Read Jeremiah 11
Judah breaks a pledge (covenant) (Jer. 11:1-17). We should be men and women of integrity. Jeremiah's message meets with animosity. Men of Anathoth plot to kill him but the Lord defends him (11:18-23). What is the significance of the moldy belt (chap. 13)? A solemn warning (chap. 14).
It seems strange indeed that God would command His chosen prophet to travel more than 350 miles to the Euphrates River, bury a girdle, and leave it there until it was rotten. Later he was to wear the worthless garment back to Jerusalem to tell Judah of its national spiritual condition before the Lord.
The inhabitants of Judah were the chosen people of God and the kingdom that had access to Him above all other nations. He had committed to them the Word of God and the proper way to worship Him. But, Judah had refused to accept the Word of God as spoken by Jeremiah the prophet when he warned that, because of their self-will and unbelief, God would destroy the great pride of Jerusalem (Jer. 13:9). They had lost their usefulness as His representatives. God illustrated this by telling Jeremiah to bury a linen girdle near Babylon where they later would be taken as slaves. (Linen was symbolic of righteousness.)
After the girdle had decayed, he was directed to dig it up and take it back to Jerusalem. Its filth and worthlessness illustrated that Judah's unrighteous condition made the nation unworthy to be servants of God. Just as the girdle was buried, the kingdom of Judah would be "buried" for 70 years as captives until they could see, confess, and repent of the rottenness of their self-willed pride that had led them into idol worship. Then God would graciously bring about their return to Jerusalem.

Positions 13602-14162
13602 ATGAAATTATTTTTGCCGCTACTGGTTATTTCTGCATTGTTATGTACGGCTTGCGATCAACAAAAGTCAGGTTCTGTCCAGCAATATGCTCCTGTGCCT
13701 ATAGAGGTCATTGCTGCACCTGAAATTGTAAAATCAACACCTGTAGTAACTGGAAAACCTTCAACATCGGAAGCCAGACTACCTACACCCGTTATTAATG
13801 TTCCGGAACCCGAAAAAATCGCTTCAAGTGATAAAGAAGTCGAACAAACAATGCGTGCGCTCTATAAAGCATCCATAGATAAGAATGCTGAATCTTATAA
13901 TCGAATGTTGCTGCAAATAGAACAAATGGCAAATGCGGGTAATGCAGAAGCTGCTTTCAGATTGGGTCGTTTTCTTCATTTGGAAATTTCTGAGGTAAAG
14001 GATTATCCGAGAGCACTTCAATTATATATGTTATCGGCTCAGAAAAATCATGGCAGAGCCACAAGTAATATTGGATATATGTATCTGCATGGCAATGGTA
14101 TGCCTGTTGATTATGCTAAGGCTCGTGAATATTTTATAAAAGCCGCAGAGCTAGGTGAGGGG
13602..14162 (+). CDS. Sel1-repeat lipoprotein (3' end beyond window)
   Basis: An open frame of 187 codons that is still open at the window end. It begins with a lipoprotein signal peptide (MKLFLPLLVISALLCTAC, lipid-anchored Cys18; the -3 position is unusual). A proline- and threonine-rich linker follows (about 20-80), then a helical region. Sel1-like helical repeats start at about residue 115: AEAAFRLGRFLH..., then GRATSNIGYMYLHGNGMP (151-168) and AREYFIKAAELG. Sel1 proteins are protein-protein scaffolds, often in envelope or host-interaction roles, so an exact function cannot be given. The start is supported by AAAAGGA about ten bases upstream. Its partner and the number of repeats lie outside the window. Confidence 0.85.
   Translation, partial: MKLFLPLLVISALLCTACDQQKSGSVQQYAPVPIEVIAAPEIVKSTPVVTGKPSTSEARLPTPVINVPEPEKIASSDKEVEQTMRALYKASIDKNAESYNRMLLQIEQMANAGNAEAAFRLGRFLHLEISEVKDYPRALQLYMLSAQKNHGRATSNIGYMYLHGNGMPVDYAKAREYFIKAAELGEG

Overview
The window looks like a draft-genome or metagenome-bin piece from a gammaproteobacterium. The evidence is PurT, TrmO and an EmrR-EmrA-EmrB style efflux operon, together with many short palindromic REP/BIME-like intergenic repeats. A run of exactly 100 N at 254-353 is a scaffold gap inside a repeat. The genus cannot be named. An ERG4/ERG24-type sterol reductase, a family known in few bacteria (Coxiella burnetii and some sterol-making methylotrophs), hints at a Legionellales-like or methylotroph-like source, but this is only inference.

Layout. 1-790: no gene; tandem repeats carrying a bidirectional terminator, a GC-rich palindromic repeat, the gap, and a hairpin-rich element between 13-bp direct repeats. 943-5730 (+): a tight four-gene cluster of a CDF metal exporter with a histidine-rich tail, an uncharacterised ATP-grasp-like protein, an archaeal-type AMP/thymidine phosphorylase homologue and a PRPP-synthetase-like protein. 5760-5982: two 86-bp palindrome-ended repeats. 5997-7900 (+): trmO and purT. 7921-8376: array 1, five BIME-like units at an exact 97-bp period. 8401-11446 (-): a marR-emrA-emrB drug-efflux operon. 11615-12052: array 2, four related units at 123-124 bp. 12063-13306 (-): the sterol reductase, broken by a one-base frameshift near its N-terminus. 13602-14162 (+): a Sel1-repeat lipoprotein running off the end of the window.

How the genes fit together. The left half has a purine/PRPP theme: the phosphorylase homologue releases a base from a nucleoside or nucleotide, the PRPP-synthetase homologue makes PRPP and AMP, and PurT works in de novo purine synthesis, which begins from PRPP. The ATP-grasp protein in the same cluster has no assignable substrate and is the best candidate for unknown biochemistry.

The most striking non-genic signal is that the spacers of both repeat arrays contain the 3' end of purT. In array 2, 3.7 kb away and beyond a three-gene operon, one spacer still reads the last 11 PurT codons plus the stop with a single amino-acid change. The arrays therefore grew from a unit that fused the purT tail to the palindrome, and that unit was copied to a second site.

Jeremiah's long journey may have seemed a waste of time and effort, but his unquestioned obedience testified of his willingness to fulfill the will of God. For thus saith the Lord, After this manner will I mar the pride of Judah. . . . This evil people, which refuse to hear My words . . . shall even be as this girdle, which is good for nothing (13:9-10). When a person will not submit to the Word of God, he sets up an idol — something or someone else — in place of God. Forsaking the true, he follows the false.
Some may ask: "Why go to the Euphrates? Why wear a rotten girdle? What will people think?" In contrast to his fellow countrymen, Jeremiah obeyed God.
He that sent Me is with Me: the Father hath not left Me alone; for I do always those things that please Him (John 8:29).
Thought for Today:
Behold, to obey is better than sacrifice, and to hearken than the fat of rams (I Sam. 15:22).
As the Hope of Israel, the Saviour (Jer. 14:8). Christ is the only Hope of all mankind. Looking for that blessed Hope, and the glorious appearing of the great God and our Saviour Jesus Christ (Titus 2:13).
11:15 wrought lewdness done evil things; 11:23 visitation judgment; 12:2 reins heart; 13:22 skirts discovered . . . heels made bare fine clothes torn off as you are driven into exile, barefoot (comp. Nah. 3:5).
Pray for Staff: Mary Kay Wagner • Government Official: Rep. David Price (NC) • Country: Sudan (28.9 million) at the eastern end of the Sahara Desert • Major languages: Arabic and Nubian • Limited religious freedom • 70% Sunni Muslim; 19% Christian; 10% Traditional; 1% Other/None • Prayer Suggestion: Revere and worship the Lord with godly fear and you will have no want (Ps. 34:9).
Memory Verse for the Week: